Once there had been a tinted photograph of his wife on the wall but he had taken it down because it made him too lonely to see it…

On the eighty-fifth day, Santiago decides to go further out into the ocean, far past the point that most of the local fishermen would travel, in order to have a better shot at catching a fish.

The novel follows Santiago as he hooks an extraordinary marlin, facing immense hardships and suffering, and losing much on his way back to his island.

It’s a short book, and a simple one, but it displays courage in the face of suffering and hardship. The book is also an absolute masterpiece, and if you haven’t read it, or if you were forced to read it in school and haven’t picked it up since, now would be a great time to do so.

What I Loved
Only Hemingway could write a book about a lone fisherman trying to catch a marlin, and turn it into such a powerful work of fiction.

The novel essentially has just three characters, Santiago and the boy, and then the marlin. Both Santiago and the boy are immensely lovable characters. Although his parents won’t let him fish with Santiago anymore because they kept coming back empty-handed, he feels sorry for the old man, and feels a sense of responsibility to him, bringing him food and the daily newspaper so he can keep track of baseball and his favorite player, Joe DiMaggio.

It made the boy sad to see the old man come in each day with his skiff empty and he always went down to help him carry either the coiled lines or the gaff and harpoon and the sail that was furled around his mast. The sail was patched with flour sacks and, furled, it looked like the flag of permanent defeat.

I also love the respect Santiago gives to the ocean and the marlin that he’s trying to catch.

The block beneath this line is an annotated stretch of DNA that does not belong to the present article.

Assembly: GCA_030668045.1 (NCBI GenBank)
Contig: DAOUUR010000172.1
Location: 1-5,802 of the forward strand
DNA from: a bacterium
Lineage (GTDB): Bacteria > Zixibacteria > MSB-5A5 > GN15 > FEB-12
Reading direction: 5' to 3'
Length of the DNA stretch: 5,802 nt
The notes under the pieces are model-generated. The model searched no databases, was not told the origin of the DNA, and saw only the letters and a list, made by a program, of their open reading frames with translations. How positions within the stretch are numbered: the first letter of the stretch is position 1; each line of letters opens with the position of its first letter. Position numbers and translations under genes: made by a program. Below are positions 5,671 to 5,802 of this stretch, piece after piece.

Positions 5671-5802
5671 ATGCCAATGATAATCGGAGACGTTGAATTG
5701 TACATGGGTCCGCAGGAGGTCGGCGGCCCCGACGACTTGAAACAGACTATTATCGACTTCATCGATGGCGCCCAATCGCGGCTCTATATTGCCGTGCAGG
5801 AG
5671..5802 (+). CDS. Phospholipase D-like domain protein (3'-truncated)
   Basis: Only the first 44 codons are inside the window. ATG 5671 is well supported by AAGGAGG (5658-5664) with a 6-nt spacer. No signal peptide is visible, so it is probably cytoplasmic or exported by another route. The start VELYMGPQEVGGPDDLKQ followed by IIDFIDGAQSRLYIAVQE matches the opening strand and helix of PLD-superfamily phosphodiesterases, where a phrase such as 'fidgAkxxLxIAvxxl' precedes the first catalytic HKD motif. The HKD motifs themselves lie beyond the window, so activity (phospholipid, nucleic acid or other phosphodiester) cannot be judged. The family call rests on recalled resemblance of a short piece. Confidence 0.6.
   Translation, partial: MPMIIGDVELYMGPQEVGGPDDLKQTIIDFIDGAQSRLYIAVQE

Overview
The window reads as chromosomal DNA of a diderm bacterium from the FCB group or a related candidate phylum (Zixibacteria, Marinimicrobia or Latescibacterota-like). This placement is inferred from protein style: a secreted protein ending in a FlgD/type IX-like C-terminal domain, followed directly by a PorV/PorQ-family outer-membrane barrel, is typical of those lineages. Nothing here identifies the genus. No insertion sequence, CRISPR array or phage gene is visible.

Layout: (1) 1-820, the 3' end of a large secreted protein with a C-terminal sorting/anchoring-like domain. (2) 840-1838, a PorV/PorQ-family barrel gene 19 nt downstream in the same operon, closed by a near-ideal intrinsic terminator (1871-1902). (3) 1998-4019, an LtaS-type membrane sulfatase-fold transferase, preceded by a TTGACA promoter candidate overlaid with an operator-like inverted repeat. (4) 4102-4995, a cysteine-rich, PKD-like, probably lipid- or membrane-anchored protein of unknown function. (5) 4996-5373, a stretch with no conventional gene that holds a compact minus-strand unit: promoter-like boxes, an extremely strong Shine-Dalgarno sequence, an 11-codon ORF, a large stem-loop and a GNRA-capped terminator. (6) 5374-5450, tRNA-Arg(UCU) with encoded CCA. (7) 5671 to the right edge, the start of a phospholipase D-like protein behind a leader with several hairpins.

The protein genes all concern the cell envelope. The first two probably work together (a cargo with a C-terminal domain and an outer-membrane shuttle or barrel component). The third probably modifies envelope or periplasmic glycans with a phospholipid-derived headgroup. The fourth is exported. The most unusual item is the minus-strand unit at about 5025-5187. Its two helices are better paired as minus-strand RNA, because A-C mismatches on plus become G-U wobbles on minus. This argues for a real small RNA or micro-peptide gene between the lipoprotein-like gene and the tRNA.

“Fish,” he said, “I love you and respect you very much. But I will kill you dead before this day ends.”

By the end of the book, you also find yourself feeling attached to the old man. Throughout everything, he remains positive and brave, and it’s a lesson we all need.

What I Disliked
About the book? Nothing. I love this book.

I read this book for the first time when I was in the tenth grade, and I feel that I wasn’t able to really appreciate it because I didn’t have enough life experience yet to actually understand it. I feel that forcing high schoolers to read it is a great disservice to this classic American novel.

Verdict (Buy/Borrow/Skip)
Buy. It’s a short book and a great choice for a lazy day at the beach. It’s a true American classic.

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White is for Witching by Helen Oyeyemi – Book Review

White is for Witching by Helen Oyeyemi

“Dear Miranda Silver,
This house is bigger than you know! There are extra floors, with lots of people in them. They are looking people. They look at you, and they never move. We do not like them. We do not like this house, and we are glad to be going away. This is the end of our letter.”

The Book
White is for Witching – Helen Oyeyemi
Author’s Links: Website

What it is
Miranda Silver, her twin brother Eliot, and their father live in a haunted bed and breakfast across the street from a field of unmarked graves. The Silver House is the ancestral home to the Silver women, who appear to linger in the unseen portions of the house. Outsiders are unwelcome, particularly people of color and immigrants, and the house uses its mysterious supernatural attributes to get those people to flee.